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Trump promised to rebuild the military. His new budget does that, if you squint.

Trump’s $686 billion request is big, but an expert found it to be “anticlimactic.”

President Trump Cabinet Meeting Ron Sachs-Pool/Getty Images

President Donald Trump just released his proposed defense budget for 2019, and it’s not as massive as the administration might have you believe.

On the campaign trail, candidate Trump talked frequently about rebuilding the military and increasing defense spending to do so. Over his past year in office, he’s advocated for giving more money to the military.

But Trump’s defense budget request for $686 billion — if passed by Congress — is still only a 2 percent increase from last year’s, experts tell me.

“Trump’s defense budget is anticlimactic,” said Mackenzie Eaglen, a defense expert at the conservative American Enterprise Institute. The modest increase won’t allow the military to do the things Trump talked about on the campaign trail any time soon, she said, like “rapidly grow the Army, build a 350-ship Navy, and increase the combat Air Force.”

Fred Bartels, a defense budget expert at the conservative Heritage Foundation, told me that the 2 percent increase barely rises above inflation. That said, the request is a 13 percent increase from the 2017 defense proposal, and would add around 26,000 new troops.

And to be fair, Trump did request the largest defense base budget ever at $617 billion. The Pentagon uses that money to, among other things, keep the lights on, pay and train troops, and buy and maintain weapons. Trump also proposed $69 billion to fund America’s wars; at the start of the previous administration, Obama requested around $160 billion — but that was when the US had around 100,000 troops in Afghanistan.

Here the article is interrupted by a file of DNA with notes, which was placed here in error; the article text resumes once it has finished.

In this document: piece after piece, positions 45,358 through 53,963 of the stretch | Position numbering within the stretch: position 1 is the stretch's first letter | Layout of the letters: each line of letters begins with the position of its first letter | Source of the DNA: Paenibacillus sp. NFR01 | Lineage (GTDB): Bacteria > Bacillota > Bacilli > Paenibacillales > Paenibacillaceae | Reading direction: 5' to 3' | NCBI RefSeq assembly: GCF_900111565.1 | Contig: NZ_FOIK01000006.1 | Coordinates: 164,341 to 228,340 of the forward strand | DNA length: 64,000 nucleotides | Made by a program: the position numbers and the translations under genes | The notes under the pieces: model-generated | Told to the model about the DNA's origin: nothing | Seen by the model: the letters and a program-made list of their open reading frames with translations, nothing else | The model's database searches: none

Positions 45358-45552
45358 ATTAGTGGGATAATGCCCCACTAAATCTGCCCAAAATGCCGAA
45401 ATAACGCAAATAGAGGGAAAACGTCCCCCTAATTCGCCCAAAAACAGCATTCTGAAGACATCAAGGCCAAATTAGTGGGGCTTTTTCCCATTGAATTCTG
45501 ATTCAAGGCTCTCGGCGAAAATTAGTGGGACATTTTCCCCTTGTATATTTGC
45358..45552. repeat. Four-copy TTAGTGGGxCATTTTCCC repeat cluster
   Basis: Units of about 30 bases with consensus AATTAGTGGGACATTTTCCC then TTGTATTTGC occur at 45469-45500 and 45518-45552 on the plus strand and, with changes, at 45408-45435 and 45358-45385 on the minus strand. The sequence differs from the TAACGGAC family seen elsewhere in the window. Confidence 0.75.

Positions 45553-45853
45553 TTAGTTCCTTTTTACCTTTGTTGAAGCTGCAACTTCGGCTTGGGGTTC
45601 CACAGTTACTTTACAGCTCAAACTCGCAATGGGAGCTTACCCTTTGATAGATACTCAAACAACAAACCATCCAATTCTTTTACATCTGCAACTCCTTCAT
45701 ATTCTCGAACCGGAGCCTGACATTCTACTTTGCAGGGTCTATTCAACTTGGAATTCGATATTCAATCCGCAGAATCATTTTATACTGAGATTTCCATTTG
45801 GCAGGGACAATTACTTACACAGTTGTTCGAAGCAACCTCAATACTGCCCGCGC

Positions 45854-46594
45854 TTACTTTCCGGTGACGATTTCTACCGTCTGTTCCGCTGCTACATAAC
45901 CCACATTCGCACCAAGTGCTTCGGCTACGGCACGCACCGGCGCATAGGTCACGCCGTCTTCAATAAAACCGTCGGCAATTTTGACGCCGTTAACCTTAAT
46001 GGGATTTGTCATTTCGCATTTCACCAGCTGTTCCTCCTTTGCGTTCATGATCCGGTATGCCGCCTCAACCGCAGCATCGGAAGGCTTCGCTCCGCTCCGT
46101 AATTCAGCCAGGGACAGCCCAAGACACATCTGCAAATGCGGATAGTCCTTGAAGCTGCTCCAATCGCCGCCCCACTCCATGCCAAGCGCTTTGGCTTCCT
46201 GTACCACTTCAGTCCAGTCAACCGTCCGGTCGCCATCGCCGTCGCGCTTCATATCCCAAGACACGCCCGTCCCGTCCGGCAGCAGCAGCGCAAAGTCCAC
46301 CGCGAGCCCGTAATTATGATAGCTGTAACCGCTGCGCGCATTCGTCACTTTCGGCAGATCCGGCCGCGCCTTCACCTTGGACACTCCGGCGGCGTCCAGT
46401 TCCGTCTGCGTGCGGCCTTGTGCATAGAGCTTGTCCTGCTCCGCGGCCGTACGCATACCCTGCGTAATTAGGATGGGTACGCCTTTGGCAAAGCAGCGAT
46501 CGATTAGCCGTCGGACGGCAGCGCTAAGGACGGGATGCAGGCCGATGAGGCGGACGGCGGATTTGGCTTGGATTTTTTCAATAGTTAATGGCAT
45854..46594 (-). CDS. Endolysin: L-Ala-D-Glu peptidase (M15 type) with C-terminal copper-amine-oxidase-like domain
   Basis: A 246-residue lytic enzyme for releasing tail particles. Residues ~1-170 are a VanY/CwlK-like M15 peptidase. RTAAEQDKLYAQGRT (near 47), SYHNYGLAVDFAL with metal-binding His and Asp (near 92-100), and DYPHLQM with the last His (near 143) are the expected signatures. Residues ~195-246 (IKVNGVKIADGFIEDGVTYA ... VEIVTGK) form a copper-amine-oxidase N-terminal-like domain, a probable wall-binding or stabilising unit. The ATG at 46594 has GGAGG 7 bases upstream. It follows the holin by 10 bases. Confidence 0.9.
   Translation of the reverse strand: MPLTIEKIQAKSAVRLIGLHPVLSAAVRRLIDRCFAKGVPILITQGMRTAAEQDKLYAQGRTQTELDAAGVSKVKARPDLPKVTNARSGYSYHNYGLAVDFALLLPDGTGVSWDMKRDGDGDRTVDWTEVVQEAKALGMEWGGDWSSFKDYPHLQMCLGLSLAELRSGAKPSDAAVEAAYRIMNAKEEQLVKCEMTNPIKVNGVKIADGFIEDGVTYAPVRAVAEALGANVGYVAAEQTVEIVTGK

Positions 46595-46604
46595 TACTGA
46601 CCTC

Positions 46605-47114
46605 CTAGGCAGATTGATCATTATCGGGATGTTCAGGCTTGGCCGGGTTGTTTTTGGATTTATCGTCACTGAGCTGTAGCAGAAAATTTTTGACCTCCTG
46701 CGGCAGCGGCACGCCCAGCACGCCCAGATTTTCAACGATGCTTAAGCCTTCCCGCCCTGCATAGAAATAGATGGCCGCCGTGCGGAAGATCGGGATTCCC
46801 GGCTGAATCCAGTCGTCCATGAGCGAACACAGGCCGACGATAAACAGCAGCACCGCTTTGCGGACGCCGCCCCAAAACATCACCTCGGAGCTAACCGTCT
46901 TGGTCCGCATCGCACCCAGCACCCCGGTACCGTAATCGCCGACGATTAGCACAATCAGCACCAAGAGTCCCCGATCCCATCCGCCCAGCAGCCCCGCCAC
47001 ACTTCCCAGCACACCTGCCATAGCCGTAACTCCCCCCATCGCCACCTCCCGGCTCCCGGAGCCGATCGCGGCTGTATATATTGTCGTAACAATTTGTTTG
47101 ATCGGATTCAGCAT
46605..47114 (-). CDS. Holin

Here’s the overview of Trump’s request, and the important takeaways.

  • $617 billion: Base budget for the Defense Department
  • $69 billion: Overseas Contingency Operations (extra funding for wars that Congress can’t limit, known as OCO)
  • $30 billion: “Other” national defense spending, which includes money for the Energy Department to oversee America’s nuclear weapons
  • $716 billion: Total defense spending
Department of Defense.

Trump wants more money to counter Russia

Trump remains among the most Russia-friendly presidents in modern memory — but he still wants to push back against Moscow.

His defense budget request calls for an extra $1.7 billion for the European Deterrence Initiative, bringing the total to $6.5 billion. That’s a Pentagon program which allocates money for sending more US troops to Europe and training with European countries.

According to the budget request, Trump wants this increase “to better counter Russian coercion and deter Russian aggression in the region.”

The Kremlin may now have buyer’s remorse, since the US intelligence community revealed that Russian President Vladimir Putin aimed to help elect Trump.

Trump wants to improve America’s missile defense. North Korea will notice.